CHICAGO -- White Sox lefty Chris Sale played long toss on Sunday and went through his normal shoulder program the day after his five-inning return to the starting rotation.
Sale said that he usually feels more of the soreness on Day 2 after a start, but believes his rotation layoff since May 1, with one relief outing mixed in, helped him to feel stronger.
"I definitely feel a lot better on this Day 1 than the last few," Sale said. "Just trying to build up and stay up on things and making sure we dot all the I's and cross all the T's."
In a Sunday morning conversation with MLB.com, Sale also made clear that his personal petition to return to the rotation presented directly to general manager Ken Williams came after a meeting with manager Robin Ventura and his staff in Detroit.
Sale was told of his change from starter to closer last Friday in Detroit, but requested a meeting with Ventura and his staff that next day to plead his case, and was then given the opportunity to talk with Williams.
Dunn appreciates power of the long ball
CHICAGO -- As a man who connected for 376 career home runs entering Sunday's series finale against the Royals, Adam Dunn can appreciate how difficult it really is to consistently clear the fences.
But Dunn admits that sometimes targeting home runs helps his overall offensive approach.
"If I'm swinging at a lot of stuff, I'll go up and say, 'I'm going to try to hit a home run' and that zones you up," said Dunn, who has 11 home runs in 2012. "You won't swing at a pitch that you can't square up to hit a home run.
"It's not necessarily that I'm going to hit a home run, but you are kind of thinking, 'Let's get a pitch to try to hit a home run here.' You don't hit a lot of home runs doing that, but you don't swing at a lot of bad pitches. It's still hard to go up and hit a home run when you are trying."
Talk of the long ball took center stage on Sunday because of Josh Hamilton's nine homers in his last six games, and not just because Dunn already had matched last year's home run total by the start of May. Dunn once worked out with Hamilton in Bradenton, Fla., after Hamilton was first drafted by the Devil Rays and the two played together with the Reds in 2007.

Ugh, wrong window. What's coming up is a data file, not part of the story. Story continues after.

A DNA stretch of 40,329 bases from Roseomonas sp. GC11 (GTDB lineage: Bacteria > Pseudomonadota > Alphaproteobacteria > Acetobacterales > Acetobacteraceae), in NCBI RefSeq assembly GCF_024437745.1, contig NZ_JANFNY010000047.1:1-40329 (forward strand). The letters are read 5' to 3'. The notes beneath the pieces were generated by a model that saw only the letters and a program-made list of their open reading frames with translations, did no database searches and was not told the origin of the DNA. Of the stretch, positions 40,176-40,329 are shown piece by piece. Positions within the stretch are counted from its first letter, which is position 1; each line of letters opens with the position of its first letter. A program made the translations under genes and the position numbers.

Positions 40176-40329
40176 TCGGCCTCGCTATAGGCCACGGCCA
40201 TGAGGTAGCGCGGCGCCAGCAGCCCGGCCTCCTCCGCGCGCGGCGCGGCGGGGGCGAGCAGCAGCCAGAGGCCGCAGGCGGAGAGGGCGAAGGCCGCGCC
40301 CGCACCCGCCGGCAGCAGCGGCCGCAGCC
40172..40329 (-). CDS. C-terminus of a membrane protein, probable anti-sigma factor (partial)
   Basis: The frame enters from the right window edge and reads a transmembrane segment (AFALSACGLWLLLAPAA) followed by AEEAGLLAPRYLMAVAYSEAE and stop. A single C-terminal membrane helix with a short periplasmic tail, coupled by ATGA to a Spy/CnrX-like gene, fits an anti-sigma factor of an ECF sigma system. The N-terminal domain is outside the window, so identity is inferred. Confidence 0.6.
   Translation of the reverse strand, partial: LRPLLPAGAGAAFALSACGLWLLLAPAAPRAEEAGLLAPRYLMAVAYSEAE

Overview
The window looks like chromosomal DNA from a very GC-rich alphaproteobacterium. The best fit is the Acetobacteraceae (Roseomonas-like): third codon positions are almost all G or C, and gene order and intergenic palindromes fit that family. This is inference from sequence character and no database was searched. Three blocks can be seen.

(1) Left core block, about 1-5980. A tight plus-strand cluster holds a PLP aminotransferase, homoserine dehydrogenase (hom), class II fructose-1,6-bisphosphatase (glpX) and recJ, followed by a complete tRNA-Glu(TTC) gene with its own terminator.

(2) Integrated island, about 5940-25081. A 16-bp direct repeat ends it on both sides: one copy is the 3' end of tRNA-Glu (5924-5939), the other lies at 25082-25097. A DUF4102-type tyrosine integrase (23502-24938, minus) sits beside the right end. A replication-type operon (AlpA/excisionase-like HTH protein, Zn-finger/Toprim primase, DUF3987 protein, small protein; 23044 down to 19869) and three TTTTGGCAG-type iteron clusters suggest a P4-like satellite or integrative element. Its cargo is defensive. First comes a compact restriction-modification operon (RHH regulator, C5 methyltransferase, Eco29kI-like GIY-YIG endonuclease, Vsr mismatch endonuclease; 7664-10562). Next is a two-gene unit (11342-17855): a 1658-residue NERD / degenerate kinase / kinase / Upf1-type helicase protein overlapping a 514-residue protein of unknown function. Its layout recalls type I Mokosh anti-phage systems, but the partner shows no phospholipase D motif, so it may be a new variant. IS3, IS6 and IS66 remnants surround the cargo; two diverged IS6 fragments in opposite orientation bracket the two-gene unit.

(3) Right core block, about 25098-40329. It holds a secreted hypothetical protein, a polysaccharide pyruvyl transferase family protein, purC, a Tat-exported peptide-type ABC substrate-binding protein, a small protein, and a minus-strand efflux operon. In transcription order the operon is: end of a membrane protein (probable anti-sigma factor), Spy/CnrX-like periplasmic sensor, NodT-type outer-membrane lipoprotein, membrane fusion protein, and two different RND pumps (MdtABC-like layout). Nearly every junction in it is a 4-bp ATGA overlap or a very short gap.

While Dunn always understood that Hamilton possessed immense talent in pretty much every area of his game, what the left-handed slugger has done for the Rangers through the first six weeks of 2012 has bordered on incredible.
"Like I said a lot of times before, it's not as easy to hit home runs nowadays as it was," Dunn said. "[Hamilton] is making it look like it's Little League. It's pretty amazing what he's doing."
Ventura mulling Dunn in left for Cubs set
CHICAGO -- With the designated hitter disappearing this weekend during three Interleague games at Wrigley Field, manager Robin Ventura indicated on Sunday that he will get Adam Dunn in left field against the Cubs and possibly for all three contests.
"It's a possibility, yeah," said Ventura of Dunn to the outfield. "I'm going to watch him catching some fly balls during [batting practice]. He has to play at some point. He'll probably play left field.
"We had him out there in Spring Training I think a couple of times. We'll find a way for him to get in there. The way he's swinging it and what he does for our lineup, you need to find a way to get him in there."
Dunn played in right field for two games for the White Sox during the 2011 season. He played left field for the Reds, Diamondbacks and even the Nationals before coming to the White Sox, while also having 25 career homers at Wrigley.
Jones looking to strike first against hitters